In 1982, Denny Taylor coined the term “family literacy” to reference the ways young children and their parents interact around texts. Since then, the term family literacy has generally been applied to the practices that occur in homes to support young children as they become readers and writers. However, 30 years later, this definition negates the full scope of possibilities that might inform our understandings of the literacy practices that occur within home spaces and among family members. These possibilities reflect two important trends increasingly recognized within literacy research communities. First, technological advances have affected the ways people read and write and the multimodal literacy practices that have come to define literacy in families and homes. These developments are often the focus of New Literacy Studies as defined by the New London Group and others. Second, while generally not addressed in terms of family literacy, a substantial and growing body of research has documented the out-of-school literacy practices of adolescents and youth. Many of these literacy practices are enacted and displayed in home settings. While connections between out-of-school literacy practices and family literacy are generally not explicit, homes and families provide significant social contexts that are critical to engaging in technological, peer-informed, and popular culture practices. In short, family literacy does not end once children learn to read. In contrast, family literacy assumes new forms and involves new modalities that both echo and extend the literacy practices found within families. This is significant, as it challenges conceptions of adolescent and youth literacy as being separate from the literacy practices of families.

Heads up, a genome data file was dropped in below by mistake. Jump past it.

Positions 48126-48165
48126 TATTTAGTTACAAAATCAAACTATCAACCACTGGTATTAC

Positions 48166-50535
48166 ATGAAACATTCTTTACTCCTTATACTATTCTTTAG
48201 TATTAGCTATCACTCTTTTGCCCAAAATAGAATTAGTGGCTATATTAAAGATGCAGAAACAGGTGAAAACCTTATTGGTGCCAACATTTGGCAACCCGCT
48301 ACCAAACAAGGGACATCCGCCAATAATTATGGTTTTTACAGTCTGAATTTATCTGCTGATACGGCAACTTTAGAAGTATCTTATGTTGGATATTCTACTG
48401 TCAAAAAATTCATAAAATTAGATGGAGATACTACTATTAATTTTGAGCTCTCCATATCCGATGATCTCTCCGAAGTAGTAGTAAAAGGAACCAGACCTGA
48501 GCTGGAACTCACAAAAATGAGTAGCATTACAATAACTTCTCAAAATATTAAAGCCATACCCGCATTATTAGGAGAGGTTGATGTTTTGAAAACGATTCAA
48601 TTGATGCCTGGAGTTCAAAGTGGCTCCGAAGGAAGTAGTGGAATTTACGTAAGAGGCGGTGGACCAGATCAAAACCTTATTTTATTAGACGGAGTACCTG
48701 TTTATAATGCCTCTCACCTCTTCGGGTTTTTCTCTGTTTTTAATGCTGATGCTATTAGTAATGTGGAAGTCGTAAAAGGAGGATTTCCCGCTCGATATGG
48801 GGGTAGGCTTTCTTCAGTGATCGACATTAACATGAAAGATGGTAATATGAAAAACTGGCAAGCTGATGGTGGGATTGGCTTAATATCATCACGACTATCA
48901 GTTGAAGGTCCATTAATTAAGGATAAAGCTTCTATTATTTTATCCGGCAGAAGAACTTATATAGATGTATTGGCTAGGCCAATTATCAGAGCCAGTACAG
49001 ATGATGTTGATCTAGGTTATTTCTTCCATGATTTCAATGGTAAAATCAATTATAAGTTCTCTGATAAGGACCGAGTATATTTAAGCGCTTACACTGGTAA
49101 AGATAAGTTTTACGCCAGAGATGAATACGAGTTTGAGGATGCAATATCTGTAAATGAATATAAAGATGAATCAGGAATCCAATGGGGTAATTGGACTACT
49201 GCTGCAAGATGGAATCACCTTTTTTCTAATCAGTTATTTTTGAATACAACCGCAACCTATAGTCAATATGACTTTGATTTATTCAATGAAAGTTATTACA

To extend what is meant by family literacy, it is redefined as more than traditional activities that involve young children with texts. Instead, researchers are challenged to consider the full range of literacy practices that occur among family members and within homes across time. In doing this, family literacy and new literacy studies are brought together. Thus, the term family/home literacy is used to recognize not only the literacy practices that are enacted between children and parents, but the full range of literacy practices that occur among all family members—including siblings, extended family members, and friends. In short, family/home literacy practices are intertwined with home literacy affordances, which include the texts, opportunities, and technological resources that are available and used in homes. In order to explore family/home literacies over time, children’s literacy practices, including traditional and technological family/home literacy practices, are explored. Issues raised include parental mentoring of school-age children as they encounter new technologies at home, the adaptation of available resources by children as they move into and through adolescence, and transactions involving texts (both traditional and digital) among adolescents, young adults, and their parents.
Jie Park, Sarah Michaels, Renee Affolter, and Catherine O'Connor